Surfing

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John John Florence likely to miss Olympics, opens door for Kelly Slater

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John John Florence, the world’s top-ranked surfer, is set to miss his sport’s Olympic debut after tearing an ACL for the second time in 13 months.

Florence, a two-time world champion from Oahu’s North Shore, will undergo likely season-ending surgery after suffering the knee injury recently in Brazil, according to his social media.

“I’m excited for this new adventure and everything I will learn along the way,” was posted on his Instagram.

Florence, 26, came back from a high-grade partial ACL tear in June 2018 to win two of the first four events of this World Surf League season. He is the only U.S. man to win a world title since Kelly Slater won the last of his 11 in 2011.

With Florence out, the 47-year-old Slater’s chances of making the Olympic team went from unlikely to very possible. He would be in the Tokyo 2020 field if the World Surf League season ended today as the second of two U.S. qualifiers behind Kolohe Andino (excluding Florence of course).

Andino is ranked second in the world, with Slater at No. 7 and the next American, Conner Coffin, at 11th with six contests left in the 11-event season that runs into December. The top 10 in the 2019 World Surf League standings (limit two per country) qualify for Tokyo.

Slater, at 48 next year, would be the oldest U.S. Summer Olympic rookie competitor in a sport other than equestrian, sailing or shooting (or art competitions!) in the last 100 years, supplanting Martina Navratilova, according to the OlyMADMen.

MORE: Top U.S. surfer has links to Egg McMuffin, Guinness World Record holder

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Surfing world champion Gabriel Medina’s birthday bond with Neymar

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Of Brazilian Gabriel Medina‘s 7.7 million Instagram followers, most began tracking him after his first world surf tour win at age 17, his first world title at 20 or his second crown last year at 24.

But not Neymar. The soccer icon with 113 million followers got in on the ground floor. On Medina’s 14th or 15th birthday, to be more precise.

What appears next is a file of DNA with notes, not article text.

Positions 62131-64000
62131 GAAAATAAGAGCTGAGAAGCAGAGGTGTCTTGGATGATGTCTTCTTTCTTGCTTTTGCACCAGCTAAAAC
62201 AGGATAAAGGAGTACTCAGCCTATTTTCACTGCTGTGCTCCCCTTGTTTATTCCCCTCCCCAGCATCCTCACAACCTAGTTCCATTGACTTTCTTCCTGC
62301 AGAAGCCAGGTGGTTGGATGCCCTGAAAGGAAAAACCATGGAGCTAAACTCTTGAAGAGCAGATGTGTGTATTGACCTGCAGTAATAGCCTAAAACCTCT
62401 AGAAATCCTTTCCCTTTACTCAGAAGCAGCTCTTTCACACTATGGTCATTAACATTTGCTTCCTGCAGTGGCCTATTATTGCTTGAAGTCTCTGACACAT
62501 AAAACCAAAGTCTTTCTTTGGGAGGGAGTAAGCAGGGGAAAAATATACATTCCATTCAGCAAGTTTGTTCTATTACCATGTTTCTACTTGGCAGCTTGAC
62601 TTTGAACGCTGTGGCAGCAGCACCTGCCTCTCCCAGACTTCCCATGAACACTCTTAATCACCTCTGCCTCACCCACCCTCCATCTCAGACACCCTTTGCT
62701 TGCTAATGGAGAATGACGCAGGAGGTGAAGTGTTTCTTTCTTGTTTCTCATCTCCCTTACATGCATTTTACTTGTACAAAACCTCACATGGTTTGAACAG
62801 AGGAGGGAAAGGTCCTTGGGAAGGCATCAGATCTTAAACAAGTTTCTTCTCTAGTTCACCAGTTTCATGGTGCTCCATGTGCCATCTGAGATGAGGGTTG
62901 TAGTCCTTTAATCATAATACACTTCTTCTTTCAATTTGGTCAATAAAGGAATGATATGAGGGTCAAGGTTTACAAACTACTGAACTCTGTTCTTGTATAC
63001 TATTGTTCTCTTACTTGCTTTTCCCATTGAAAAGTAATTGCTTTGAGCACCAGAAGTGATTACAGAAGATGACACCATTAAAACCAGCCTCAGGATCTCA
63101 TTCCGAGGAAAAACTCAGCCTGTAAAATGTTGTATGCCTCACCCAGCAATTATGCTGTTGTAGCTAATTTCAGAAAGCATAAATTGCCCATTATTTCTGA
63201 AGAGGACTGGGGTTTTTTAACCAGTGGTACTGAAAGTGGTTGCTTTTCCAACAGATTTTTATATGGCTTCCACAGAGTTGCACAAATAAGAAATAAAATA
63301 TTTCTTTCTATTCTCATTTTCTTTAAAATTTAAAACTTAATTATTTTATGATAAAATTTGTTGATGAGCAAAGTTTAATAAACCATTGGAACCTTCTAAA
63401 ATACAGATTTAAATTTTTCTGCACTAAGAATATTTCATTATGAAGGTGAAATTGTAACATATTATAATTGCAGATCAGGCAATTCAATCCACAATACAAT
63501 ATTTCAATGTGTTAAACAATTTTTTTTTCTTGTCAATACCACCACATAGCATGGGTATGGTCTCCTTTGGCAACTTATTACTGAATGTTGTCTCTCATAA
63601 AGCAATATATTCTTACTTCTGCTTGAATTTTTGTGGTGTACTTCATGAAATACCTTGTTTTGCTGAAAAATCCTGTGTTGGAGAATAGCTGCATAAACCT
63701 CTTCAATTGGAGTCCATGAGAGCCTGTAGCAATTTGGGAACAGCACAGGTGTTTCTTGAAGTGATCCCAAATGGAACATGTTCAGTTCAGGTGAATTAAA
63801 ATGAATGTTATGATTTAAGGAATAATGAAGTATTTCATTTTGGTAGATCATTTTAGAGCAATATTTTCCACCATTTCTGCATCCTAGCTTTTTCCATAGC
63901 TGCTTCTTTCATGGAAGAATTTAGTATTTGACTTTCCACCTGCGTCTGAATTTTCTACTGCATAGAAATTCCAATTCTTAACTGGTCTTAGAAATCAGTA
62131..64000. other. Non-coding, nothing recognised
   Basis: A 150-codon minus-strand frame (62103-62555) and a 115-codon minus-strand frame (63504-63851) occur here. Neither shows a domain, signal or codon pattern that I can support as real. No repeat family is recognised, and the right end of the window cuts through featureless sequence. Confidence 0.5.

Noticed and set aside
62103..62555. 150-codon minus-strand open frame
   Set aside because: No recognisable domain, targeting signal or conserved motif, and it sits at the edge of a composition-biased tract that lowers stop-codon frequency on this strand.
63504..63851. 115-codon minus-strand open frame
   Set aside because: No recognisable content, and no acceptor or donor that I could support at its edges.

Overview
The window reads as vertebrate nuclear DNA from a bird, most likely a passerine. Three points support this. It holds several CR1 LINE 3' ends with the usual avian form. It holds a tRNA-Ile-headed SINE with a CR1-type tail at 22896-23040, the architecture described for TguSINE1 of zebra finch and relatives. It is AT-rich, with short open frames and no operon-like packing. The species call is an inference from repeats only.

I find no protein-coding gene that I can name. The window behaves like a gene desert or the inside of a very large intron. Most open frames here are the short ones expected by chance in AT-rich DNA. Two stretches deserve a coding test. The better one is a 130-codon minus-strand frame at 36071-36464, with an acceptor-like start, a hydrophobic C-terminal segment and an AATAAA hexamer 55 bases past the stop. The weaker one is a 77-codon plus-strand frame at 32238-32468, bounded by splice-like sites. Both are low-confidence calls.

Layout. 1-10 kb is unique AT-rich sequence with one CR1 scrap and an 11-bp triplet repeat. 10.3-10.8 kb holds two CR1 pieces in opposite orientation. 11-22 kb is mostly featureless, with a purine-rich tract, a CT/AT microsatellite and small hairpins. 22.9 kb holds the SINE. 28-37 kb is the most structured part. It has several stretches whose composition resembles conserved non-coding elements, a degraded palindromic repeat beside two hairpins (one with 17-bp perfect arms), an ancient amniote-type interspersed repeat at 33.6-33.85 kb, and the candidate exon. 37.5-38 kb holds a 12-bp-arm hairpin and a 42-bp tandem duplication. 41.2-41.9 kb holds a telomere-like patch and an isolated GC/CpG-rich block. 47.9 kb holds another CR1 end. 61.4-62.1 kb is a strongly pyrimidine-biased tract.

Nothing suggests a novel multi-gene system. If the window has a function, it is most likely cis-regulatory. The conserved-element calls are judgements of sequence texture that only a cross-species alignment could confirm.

At the time, either in 2007 or 2008, Neymar was already big in Brazil, though he didn’t start playing professionally until 2009 and didn’t move from Brazil’s domestic league to the titans of Europe until 2013.

“My manager told [Neymar] I wanted to meet him, and then he pretty much organized it,” Medina said in December. “I met [Neymar] first time at his house in Santos.”

Medina, who lived a 90-minute drive from Santos in Sao Paulo, celebrated his birthday by presenting a gift to his fellow precocious athlete, a surfboard.

The two since palled around Brazil and Europe, playing Counter-Strike and poker and hanging at Carnival and on cruises, Medina said. In 2014, Neymar promoted on his social media a live broadcast of Medina’s competition as he tried to become South America’s first world champion in surfing, which makes its Olympic debut in 2020.

Neymar, whose lone sibling is a younger sister, calls Medina his brother. He attended a World Surf League contest in Portugal in October.

“Really good friend outside of the beach and inside of the beach and in the soccer fields,” Medina said. “He put a lot of work and is one of the best. It’s good to have a friend like that.”

Medina was in Rio for the start of the Olympics, a few weeks after he became the first surfer to land a backflip in a contest. But he had to leave before Neymar penned the moment of the Games, slotting the shootout winner to deliver Brazil its first Olympic soccer title.

Two months later, Medina’s stepfather and coach, known in Brazil as Charlão, was involved in an unspecified incident involving World Surf League officials.